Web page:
However, it was the radical leader, Adolf Hitler, who utilized politics, media, and technology to impose his “final solution.” The following statement from Totten emphasizes the importance of teaching how the genocide took place: [T]he education that students receive about the Holocaust has to be unique, powerful and bereft of perfunctory nature. . . . [The teachers] also need to appreciate and teach the fact that the persecution and extermination of the Jews . . . was bureaucratic in nature, and that modern technology was used to maximize the killing process. Most importantly, though, teachers and students need to realize that the Jews were killed not for what they were or for what they practised or believed, but for the fact that they were; that, all Jews were to be exterminated simply because they existed. (“A Note”)
Keeping such a significant event out of high school curriculums might increase the likelihood of misconceptions and stereotypes. Kitson states, there are many students who have misconceptions and stereotypes related to the Holocaust: all Germans are Nazis, the Jews were helpless victims and didn’t fight back, Jews living in Germany were not German, and all victims died in gas chambers (42). Providing accurate information to today’s youth about the Holocaust allows students the opportunity to eliminate misconceptions and understand the suffering that millions of individuals endured because of the tremendous influence and power that Adolph Hitler had.
Broadening a student’s view of how and why the Holocaust occurred is just as important as outlining and understanding its unethical nature. Inclusion of this event in high school curriculum will help young students broaden their perspectives, and shape their moral foundation. Farnham asserts this point by stating, “[t]his is a moral function, for being able to imagine the effect of one’s contemplated deed on another person is necessary to any moral or ethical judgment one might make of a proposed act” (“What is” 22). Teaching the Holocaust, in combination with using our imagination, allows us to think of the conditions of the victims, and, in turn, increases our empathy towards them (Farnham, “What is” 22).
The subject’s controversial nature will provide the type of engaging context that students require to think critically about the effects of their decisions. In addition, this subject provides context for individuals to examine the “use and abuse of power, and the role and responsibilities of individuals, organizations, and nations when confronted with civil rights violations and/or policies of genocide” (Totten, “A Note”). In-depth analysis of the Holocaust’s unethical nature will allow students to form and further strengthen their moral and ethical principles to which they hold themselves accountable in decision making.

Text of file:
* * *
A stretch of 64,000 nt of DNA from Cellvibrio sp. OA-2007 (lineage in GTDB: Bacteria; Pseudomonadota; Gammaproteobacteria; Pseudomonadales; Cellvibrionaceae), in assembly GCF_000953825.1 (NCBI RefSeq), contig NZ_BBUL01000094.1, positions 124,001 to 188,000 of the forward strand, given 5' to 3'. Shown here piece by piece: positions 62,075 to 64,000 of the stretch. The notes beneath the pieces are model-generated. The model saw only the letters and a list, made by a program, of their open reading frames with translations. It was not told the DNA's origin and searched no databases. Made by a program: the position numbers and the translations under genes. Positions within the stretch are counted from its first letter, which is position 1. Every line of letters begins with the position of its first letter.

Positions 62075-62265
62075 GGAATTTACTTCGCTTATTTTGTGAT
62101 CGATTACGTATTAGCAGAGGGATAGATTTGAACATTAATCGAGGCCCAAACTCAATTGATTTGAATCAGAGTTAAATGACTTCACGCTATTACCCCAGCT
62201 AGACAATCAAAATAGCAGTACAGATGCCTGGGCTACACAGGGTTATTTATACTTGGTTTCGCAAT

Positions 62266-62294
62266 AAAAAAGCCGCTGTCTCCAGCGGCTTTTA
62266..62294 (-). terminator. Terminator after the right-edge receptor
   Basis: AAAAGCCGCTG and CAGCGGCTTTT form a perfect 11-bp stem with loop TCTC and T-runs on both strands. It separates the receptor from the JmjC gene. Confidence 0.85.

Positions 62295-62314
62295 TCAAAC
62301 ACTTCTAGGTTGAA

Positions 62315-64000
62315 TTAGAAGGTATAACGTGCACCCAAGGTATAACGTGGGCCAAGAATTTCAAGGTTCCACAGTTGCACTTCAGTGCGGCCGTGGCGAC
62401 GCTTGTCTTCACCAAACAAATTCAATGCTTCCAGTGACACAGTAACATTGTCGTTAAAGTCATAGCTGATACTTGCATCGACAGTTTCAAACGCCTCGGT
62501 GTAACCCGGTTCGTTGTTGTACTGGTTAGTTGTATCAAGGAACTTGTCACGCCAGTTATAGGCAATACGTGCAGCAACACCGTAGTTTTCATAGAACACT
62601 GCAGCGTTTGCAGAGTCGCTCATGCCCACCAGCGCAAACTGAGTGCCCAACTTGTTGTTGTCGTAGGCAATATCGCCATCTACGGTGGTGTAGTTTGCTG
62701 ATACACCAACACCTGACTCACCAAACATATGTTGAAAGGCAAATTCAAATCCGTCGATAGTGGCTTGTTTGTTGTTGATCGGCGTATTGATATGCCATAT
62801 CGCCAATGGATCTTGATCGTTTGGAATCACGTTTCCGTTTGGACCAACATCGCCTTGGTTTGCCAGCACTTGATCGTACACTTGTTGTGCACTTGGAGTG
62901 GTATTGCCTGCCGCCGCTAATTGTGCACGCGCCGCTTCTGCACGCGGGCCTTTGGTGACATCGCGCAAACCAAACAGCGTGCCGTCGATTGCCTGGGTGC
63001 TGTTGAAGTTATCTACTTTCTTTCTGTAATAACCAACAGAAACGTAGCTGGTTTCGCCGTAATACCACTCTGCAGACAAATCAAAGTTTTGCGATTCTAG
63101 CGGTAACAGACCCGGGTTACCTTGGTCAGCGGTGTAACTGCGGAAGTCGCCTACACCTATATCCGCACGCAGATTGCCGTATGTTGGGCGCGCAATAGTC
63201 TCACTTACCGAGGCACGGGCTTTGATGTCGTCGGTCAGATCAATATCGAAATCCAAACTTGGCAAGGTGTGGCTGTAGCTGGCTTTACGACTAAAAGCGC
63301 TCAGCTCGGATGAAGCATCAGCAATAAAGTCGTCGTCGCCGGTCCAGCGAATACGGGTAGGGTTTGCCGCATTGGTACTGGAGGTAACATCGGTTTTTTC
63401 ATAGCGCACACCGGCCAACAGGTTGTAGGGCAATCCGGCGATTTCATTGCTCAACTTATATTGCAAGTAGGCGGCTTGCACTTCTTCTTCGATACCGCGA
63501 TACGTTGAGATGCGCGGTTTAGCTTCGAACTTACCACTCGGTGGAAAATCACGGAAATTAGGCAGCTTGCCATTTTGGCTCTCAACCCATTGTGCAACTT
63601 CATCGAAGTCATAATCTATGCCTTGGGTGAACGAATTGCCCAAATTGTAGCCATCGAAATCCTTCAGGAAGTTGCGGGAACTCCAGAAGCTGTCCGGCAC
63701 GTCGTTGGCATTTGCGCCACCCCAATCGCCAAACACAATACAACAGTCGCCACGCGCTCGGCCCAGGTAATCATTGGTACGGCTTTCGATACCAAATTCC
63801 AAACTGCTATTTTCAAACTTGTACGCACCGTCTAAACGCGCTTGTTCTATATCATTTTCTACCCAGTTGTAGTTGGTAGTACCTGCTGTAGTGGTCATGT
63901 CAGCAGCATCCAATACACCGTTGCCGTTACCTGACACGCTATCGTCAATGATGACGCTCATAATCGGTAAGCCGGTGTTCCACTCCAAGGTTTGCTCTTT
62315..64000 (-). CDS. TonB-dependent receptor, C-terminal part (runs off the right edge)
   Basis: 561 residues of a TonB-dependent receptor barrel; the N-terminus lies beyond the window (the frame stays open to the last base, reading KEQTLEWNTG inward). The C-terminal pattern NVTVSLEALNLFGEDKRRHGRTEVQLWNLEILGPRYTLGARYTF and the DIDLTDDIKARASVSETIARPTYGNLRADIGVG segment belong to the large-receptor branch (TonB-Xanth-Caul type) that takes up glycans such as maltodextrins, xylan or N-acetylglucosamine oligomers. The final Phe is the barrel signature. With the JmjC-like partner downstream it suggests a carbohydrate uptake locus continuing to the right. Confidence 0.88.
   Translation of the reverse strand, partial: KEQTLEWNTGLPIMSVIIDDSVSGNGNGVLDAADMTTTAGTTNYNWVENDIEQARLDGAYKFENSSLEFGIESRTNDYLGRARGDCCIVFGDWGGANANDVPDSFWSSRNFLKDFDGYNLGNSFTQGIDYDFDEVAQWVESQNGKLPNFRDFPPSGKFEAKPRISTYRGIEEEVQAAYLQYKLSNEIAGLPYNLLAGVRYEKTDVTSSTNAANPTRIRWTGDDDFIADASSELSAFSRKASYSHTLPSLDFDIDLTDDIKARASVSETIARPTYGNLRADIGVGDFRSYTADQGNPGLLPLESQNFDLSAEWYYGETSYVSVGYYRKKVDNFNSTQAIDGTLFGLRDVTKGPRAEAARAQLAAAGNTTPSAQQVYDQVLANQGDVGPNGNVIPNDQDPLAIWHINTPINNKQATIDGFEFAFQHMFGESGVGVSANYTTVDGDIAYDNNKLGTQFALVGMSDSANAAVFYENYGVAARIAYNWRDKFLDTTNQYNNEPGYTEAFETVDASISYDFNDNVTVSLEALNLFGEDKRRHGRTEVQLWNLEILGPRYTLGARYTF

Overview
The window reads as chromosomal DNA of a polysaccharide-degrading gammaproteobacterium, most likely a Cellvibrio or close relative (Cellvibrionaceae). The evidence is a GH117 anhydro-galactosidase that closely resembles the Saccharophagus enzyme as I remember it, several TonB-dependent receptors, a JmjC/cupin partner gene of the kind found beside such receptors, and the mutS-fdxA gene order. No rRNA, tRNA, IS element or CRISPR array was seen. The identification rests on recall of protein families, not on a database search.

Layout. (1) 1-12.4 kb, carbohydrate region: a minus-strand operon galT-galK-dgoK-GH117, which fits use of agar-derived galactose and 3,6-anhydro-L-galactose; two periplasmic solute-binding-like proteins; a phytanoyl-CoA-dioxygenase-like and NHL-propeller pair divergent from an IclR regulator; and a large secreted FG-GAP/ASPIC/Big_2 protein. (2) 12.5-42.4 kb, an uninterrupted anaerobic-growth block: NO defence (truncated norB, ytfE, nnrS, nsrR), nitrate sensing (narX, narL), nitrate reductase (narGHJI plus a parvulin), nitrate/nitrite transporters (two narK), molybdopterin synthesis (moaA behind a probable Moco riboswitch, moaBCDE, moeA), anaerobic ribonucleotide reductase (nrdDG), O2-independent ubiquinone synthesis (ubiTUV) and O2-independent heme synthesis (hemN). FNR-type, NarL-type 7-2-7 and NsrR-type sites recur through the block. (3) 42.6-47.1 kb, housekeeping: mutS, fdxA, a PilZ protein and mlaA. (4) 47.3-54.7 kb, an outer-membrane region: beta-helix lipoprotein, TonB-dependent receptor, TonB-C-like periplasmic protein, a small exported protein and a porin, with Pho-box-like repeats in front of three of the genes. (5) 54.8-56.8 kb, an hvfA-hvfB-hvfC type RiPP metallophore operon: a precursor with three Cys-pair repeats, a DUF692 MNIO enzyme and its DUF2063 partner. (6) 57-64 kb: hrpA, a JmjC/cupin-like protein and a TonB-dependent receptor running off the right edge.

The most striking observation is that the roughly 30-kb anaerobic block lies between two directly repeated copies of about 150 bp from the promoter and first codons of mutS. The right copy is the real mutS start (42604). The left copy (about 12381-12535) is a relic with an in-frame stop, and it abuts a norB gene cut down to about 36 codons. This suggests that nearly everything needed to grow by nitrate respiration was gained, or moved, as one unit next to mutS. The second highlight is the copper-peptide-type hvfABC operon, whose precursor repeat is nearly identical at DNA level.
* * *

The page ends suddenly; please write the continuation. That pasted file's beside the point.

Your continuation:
The development of students’ moral and ethical framework is not only vital to their future actions and decisions, but also the future of humanity. Through the teaching of the Holocaust, today’s youth are given an example of one of the very worst acts of inhumanity. Students will learn that it was not only Germany who was responsible. Numerous countries refused to accept Jewish refugees, and, in doing so, were partly responsible for the events that took place. Totten provides graphic insight towards the inactivity of surrounding nations when he explains, “Germany alone is not to blame.
If Hitler turned Europe into a pressure cooker for the Jews, then much of the free world helped to seal it by refusing to accept Jewish refugees” (“A Note”). By detailing this fact, students are made aware of the “danger of staying silent, apathetic and indifferent in the face of others’ oppression” (Totten, “A Note”). Students will understand how important it is to maintain their values and have the confidence to actually stand up against what they believe is right or wrong. Teaching the Holocaust will allow us to help guide our future generations to make morally sound decisions.
There are very few events throughout the course of history which contain such a breadth of material. Learning about the Holocaust can be a transformative experience for students because it engages them to consider numerous elements, including, human rights, morals and ethics, and political injustice. It is for this reason that the Holocaust should not only be taught in high school, but should also be considered as one of the main topics for history classes. Although teaching the topic would not guarantee a world free of injustices or inhumane acts, the implementation of Holocaust into high school curriculums would be a way for the current educated population to help guide future generations towards a better society and a future history that everyone can be proud of.
Farnham, James F. “Teaching the Holocaust: A Rationale for Dealing with the Absurd.” The Journal of General Education 33.4 (1982): 273-283. Penn State University Press. Web. 11 Oct. 2014. Farnham, James F. “What is the Value of Teaching the Holocaust?” The Journal of General Education 41 (1992): 18-22. Penn State University Press. Web. 11 Oct. 2014. Kitson, Alison. “Challenging Stereotypes and Avoiding the Superficial: A Suggested
Approach to Teaching the Holocaust.” Teaching History. 104 (2001): 41-8. ProQuest. Web. 11 Oct. 2014. Totten, Samuel. “Teaching the Holocaust: The Imperative to Move Beyond Cliches.” Canadian Social Studies 33.3 (1999): 84-7. ProQuest. Web. 11 Oct. 2014. Totten, Samuel. “A Note: Why Teach about the Holocaust?” Canadian Social Studies 31.4 (1997): 176-178. ProQuest. Web. 11 Oct. 2014.